Friday, May 15, 2009

Retro nutritional advice

Who out there remembers this?

Last week Wordshed featured one of ABC's vintage Saturday-morning PSAs with "Timer," that strange, top-hatted yellow...something that--in the clip Jim posted--taught us how to make "sunshine on a stick" with orange juice. [For a stunningly complete history of "Timer," check out this Toon Tracker page.]

The spot above, though, is the one I hold near, if not so dear, to my heart. As a fat kid, I lived in fear that other kids would sing it to me. I don't think they ever did, but I certainly sing it to myself from time to timer when I catch myself reaching for the Cheez-Its for no good reason. (Which begs the question, is there ever a good reason for Cheez-Its? Probably not.)

To the claims that being "bored or blue" will bring on the Munchies, I'd also add "stressed out" and "angry."

In hindsight, the advice here is pretty on-target; certainly more so than Timer's suggestions elsewhere that we regularly eat a hunk of cheese, or have steak for breakfast. Did the scientific evidence that exercise was one of the most effective anti-depressants exist in the 70s? The recommendations here seem ahead of the curve, for once.

I'd be curious to hear from other folks who grew up in that era about their memories of both school- and media-taught ideas about nutrition. I seem to recall some sort of contest in 3rd grade where we all had to keep track of what we ate for breakfast, and the more eggs, bacon, and sausage you ate, the better you did...the idea being that loadin' up on all that protein (and fat) at 6 a.m. was a good thing. And yet, the obesity rate then was much lower, especially among children. Better to eat eggs and bacon than high-fructose-laden cereal and Pop Tarts, I suppose.

[Speaking of breakfast, my partner in blogging and I are off to the land of the "fry up" for a couple weeks...though personally, the very thought of baked beans, broiled tomatoes, and fried bread for breakfast makes me want to puke. See you on our return, faithful readers!]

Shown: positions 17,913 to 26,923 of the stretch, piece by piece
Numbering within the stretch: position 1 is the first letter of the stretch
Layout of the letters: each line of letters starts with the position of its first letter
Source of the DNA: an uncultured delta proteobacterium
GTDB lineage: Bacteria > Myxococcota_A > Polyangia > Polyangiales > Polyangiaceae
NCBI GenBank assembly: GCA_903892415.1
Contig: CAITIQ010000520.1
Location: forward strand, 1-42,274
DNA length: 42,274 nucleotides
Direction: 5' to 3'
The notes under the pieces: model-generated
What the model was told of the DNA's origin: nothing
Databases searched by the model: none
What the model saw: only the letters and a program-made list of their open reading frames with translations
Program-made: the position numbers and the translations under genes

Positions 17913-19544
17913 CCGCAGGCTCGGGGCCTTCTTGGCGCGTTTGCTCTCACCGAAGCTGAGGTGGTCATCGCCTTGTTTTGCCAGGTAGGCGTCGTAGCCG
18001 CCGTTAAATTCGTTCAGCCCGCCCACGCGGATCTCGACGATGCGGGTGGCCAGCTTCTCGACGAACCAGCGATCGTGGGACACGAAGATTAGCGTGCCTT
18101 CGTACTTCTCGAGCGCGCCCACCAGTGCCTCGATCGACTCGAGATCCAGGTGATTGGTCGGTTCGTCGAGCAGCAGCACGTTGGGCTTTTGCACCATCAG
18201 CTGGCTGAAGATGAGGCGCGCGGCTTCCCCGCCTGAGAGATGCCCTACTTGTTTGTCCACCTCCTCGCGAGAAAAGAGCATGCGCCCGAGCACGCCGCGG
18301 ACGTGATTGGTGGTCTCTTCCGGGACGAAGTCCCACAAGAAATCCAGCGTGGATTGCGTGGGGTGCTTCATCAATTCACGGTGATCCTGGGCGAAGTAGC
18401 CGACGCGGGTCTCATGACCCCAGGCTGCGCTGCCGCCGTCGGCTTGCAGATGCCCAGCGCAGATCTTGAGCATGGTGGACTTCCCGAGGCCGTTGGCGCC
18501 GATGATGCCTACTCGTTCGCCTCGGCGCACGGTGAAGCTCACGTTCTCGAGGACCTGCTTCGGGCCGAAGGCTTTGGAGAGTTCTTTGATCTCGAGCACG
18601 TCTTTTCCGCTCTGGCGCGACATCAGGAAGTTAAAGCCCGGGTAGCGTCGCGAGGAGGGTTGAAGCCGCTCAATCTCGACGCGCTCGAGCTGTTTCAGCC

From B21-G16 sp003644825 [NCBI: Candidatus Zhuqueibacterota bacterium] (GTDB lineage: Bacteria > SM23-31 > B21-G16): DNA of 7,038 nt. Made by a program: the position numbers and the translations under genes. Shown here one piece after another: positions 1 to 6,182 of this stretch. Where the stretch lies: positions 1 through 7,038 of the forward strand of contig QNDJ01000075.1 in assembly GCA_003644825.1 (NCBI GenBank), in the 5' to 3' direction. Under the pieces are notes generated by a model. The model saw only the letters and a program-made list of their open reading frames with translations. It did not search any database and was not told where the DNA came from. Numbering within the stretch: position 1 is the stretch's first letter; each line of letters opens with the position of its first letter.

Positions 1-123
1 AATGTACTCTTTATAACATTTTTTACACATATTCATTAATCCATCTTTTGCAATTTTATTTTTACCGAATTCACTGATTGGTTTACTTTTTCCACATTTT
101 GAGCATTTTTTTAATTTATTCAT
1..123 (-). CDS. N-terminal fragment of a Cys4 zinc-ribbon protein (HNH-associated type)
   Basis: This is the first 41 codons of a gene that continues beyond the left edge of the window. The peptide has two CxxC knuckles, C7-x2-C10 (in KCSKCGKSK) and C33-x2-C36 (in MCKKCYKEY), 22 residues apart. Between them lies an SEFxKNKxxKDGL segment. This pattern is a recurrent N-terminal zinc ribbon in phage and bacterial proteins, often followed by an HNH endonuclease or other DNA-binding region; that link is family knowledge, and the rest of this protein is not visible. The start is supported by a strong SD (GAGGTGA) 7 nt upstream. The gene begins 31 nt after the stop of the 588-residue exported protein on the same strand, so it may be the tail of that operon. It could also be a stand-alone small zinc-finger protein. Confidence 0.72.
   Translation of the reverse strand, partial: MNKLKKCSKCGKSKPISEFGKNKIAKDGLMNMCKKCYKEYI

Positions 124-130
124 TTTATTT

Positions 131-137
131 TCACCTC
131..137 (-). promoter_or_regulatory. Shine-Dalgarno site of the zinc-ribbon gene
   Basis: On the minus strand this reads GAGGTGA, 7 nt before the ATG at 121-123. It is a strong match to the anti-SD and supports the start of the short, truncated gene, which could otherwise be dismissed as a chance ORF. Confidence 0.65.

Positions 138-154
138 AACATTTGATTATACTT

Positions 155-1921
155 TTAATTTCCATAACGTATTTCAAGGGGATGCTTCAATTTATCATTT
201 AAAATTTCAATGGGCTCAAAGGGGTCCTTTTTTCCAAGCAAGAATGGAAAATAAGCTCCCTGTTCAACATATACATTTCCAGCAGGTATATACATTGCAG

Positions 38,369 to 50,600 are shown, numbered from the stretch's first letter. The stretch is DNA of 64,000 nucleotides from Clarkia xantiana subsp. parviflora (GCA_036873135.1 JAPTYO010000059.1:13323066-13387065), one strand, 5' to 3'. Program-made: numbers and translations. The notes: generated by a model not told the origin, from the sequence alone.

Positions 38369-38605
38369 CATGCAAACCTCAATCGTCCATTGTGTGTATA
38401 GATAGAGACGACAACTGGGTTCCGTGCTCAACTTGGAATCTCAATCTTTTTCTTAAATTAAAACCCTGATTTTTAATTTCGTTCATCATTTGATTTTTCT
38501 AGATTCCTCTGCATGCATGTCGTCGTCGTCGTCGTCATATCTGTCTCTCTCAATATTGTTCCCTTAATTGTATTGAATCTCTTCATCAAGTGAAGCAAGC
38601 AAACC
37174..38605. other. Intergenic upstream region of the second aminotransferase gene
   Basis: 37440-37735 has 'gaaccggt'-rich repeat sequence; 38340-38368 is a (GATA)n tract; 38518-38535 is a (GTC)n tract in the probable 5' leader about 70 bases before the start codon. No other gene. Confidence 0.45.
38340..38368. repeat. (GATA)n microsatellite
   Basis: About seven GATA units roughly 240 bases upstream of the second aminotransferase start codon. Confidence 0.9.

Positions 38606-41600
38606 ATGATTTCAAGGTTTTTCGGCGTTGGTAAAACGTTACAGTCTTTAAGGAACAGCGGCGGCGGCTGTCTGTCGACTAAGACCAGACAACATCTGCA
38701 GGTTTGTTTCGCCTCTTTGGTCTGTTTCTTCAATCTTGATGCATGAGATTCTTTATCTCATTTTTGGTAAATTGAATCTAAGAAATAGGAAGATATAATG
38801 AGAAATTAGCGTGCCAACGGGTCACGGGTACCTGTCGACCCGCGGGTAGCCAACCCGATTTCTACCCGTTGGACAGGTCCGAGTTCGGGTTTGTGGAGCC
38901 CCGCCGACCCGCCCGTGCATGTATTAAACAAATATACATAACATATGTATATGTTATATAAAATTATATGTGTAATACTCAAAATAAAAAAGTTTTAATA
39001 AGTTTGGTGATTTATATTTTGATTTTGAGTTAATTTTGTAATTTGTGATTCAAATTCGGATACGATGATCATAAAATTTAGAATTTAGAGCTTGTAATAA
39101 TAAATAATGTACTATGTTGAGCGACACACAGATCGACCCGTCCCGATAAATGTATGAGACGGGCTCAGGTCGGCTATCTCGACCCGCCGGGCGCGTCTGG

Monday, May 11, 2009

The Medievalist 'Cat' Came Back

Well, I'm back from the big medieval conference in Kalamazoo, this time just a whirlwind trip where I had to hustle back here to finish my grading and turn grades in.

Here's the highlights--not in order of occurrence:

Got to see a bunch of old friends, both from graduate school and otherwise; didn't get to talk to some of them as long as I would have liked.

Got to pontificate on some of my favorite topics during a roundtable, thereby probably making them everyone else's least favorite topics.

Browsed through the manuscript fragments available; made some suggestions to a friend buying her first manuscript fragment.

Went to (I believe) a total of three panels other than my own; slept in an inhospitable dorm room with some fairly unappealing facilities (but the price was right!); went to the dance (but did not dance); talked to my editor (but did not pitch a book); rolled out of bed at 6:30 and drove seven-and-a-half hours back to Mo-town.

Went to the wine hour (Gallo, paronomasiacally dispensed from gallon jugs); there was also a free tasting of (supposedly) medieval-esque meads and beers. Had a very sour sour beer and a non-hops, heather beer, which was flowery, but not all bad. Did not have the mead; two people independently described it as tasting like cough syrup.

Went to the Anglo-Saxonist dinner and sat at the smallest table, where we (supposedly) got served first. No mead here, either, but beer. Ate hobbit-fare at Bilbo's with most of the guys from my panel.

I did see a monk in full habit.

A good time was had by all, presumably. Oh, and I'm sure some academically valuable lessons were learned all around, too.

Saturday, May 9, 2009

When the cat's away...

...the mice will eat Lebanese food.

Every year around this time, Tom heads off to the big Medieval Congress in Kalamazoo, Michigan. I tagged along once, and my chief memory is of walking into the classroom building where his panel was scheduled to see a group of eight or nine Franciscan monks, tonsured and attired in their brown robes tied with rope, standing in a circle chatting. I think someone had to physically push me out of the doorway, I was so immobilized by astonishment.

After that, I've decided to stay home, which is really for the best since the Kalamazoo conference usually happens right during finals week.

To be honest, I've come to enjoy Tom's annual exodus. I usually have a lot of grading to do, so it's nice to just be able to get into a work groove and not worry about anyone or anything else. I've also developed a few idiosyncratic traditions over the years that I look forward to, such as making and eating stuff that Tom doesn't enjoy--primarily, Middle-Eastern food.

This time around, I enjoyed a much-needed break from grading by making mujadarah (lentils with rice), mussaka'ha (an eggplant, chickpea, and tomato stew), and fattoush (a salad with lemon-garlic dressing and pita bread), all from the Sahtein cookbook by the Arab Women's Union of Detroit.

The mussaka'ha and the fattoush tuned out great; the mujadarah, OK, but not as good as what I've had at Cedarlands Restaurant in Dearborn, or at the Tiger Bakery in Toledo. If anyone has a good recipe for the mujadarah, I'd love to have it; this one comes out dry and bland, and the best versions I've had are flavorful and have way less rice.

I'll be glad to see Tom when he gets home tomorrow, but the few days without him are an annual reminder of the pleasures of solitude. And chickpeas.